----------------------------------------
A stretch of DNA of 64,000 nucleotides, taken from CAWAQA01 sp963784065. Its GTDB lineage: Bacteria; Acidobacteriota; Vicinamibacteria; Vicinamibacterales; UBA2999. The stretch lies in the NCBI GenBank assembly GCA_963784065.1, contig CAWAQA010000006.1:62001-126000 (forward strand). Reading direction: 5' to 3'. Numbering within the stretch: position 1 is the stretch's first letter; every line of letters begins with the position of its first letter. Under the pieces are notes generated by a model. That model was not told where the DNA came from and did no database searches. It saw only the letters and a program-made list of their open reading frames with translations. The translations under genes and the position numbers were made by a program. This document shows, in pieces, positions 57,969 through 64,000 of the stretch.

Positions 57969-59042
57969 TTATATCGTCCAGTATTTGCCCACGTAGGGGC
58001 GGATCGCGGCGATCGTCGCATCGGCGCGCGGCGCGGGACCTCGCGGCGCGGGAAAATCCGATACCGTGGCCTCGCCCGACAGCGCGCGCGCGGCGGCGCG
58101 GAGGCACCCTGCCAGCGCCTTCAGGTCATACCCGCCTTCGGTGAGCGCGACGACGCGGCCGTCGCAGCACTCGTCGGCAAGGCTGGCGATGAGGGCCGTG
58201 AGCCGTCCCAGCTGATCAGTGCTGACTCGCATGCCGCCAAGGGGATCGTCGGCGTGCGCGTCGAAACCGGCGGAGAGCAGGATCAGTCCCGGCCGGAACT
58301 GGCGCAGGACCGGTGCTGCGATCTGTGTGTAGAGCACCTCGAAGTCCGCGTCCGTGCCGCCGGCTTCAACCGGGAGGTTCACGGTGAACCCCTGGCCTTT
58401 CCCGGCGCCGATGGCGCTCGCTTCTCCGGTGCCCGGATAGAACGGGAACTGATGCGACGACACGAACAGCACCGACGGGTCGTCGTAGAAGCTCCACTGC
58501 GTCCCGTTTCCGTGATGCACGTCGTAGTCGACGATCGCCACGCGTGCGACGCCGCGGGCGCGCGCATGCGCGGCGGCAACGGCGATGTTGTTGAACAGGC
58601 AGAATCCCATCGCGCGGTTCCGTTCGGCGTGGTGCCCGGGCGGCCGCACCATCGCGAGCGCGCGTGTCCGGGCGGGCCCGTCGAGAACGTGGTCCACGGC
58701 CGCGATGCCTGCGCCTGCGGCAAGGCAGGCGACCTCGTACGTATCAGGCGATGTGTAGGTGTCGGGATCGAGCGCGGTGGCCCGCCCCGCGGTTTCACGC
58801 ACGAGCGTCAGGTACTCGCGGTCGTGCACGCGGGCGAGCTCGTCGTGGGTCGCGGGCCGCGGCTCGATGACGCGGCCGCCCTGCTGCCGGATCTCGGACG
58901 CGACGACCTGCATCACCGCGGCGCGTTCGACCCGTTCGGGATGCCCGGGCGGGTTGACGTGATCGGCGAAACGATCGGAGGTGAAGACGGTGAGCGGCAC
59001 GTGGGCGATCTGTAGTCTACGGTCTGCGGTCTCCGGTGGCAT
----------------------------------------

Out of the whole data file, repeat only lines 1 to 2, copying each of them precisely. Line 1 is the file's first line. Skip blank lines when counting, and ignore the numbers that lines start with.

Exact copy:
A stretch of DNA of 64,000 nucleotides, taken from CAWAQA01 sp963784065. Its GTDB lineage: Bacteria; Acidobacteriota; Vicinamibacteria; Vicinamibacterales; UBA2999. The stretch lies in the NCBI GenBank assembly GCA_963784065.1, contig CAWAQA010000006.1:62001-126000 (forward strand). Reading direction: 5' to 3'. Numbering within the stretch: position 1 is the stretch's first letter; every line of letters begins with the position of its first letter. Under the pieces are notes generated by a model. That model was not told where the DNA came from and did no database searches. It saw only the letters and a program-made list of their open reading frames with translations. The translations under genes and the position numbers were made by a program. This document shows, in pieces, positions 57,969 through 64,000 of the stretch.

Positions 57969-59042